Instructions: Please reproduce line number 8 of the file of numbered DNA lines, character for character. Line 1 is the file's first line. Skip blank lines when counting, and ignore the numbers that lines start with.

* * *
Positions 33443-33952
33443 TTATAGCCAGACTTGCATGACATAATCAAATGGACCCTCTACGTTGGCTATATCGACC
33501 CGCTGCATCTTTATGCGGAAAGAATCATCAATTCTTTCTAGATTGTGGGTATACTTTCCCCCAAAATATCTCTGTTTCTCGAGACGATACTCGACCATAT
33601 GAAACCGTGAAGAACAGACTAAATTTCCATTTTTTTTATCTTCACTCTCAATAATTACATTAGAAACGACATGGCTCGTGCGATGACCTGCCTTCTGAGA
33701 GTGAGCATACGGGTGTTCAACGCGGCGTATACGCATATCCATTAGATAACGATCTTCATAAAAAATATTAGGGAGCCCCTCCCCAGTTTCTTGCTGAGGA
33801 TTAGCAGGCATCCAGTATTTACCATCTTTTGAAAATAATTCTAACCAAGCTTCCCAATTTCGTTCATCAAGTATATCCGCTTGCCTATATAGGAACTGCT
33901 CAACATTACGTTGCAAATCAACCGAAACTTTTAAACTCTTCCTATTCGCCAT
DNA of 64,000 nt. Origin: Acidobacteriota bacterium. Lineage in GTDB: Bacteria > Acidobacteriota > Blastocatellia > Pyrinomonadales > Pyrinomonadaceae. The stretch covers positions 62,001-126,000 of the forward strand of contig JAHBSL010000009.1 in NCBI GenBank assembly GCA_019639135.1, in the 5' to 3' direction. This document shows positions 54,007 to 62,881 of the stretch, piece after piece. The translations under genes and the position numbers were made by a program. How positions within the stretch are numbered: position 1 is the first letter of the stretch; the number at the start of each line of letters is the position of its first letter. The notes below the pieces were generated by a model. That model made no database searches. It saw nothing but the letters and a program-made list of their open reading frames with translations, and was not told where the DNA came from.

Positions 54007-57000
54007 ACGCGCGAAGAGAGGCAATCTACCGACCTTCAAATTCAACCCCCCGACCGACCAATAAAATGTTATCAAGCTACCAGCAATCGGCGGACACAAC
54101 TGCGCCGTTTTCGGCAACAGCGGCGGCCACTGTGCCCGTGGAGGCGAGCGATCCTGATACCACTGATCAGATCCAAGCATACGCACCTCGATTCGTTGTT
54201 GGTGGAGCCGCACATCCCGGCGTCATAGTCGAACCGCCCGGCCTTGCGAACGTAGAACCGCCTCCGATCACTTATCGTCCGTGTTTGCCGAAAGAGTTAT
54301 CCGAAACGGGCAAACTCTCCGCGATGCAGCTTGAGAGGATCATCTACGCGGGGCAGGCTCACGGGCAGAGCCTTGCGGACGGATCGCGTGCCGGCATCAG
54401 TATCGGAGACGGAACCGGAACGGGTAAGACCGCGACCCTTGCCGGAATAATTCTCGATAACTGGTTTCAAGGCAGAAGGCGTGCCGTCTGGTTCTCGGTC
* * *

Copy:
DNA of 64,000 nt. Origin: Acidobacteriota bacterium. Lineage in GTDB: Bacteria > Acidobacteriota > Blastocatellia > Pyrinomonadales > Pyrinomonadaceae. The stretch covers positions 62,001-126,000 of the forward strand of contig JAHBSL010000009.1 in NCBI GenBank assembly GCA_019639135.1, in the 5' to 3' direction. This document shows positions 54,007 to 62,881 of the stretch, piece after piece. The translations under genes and the position numbers were made by a program. How positions within the stretch are numbered: position 1 is the first letter of the stretch; the number at the start of each line of letters is the position of its first letter. The notes below the pieces were generated by a model. That model made no database searches. It saw nothing but the letters and a program-made list of their open reading frames with translations, and was not told where the DNA came from.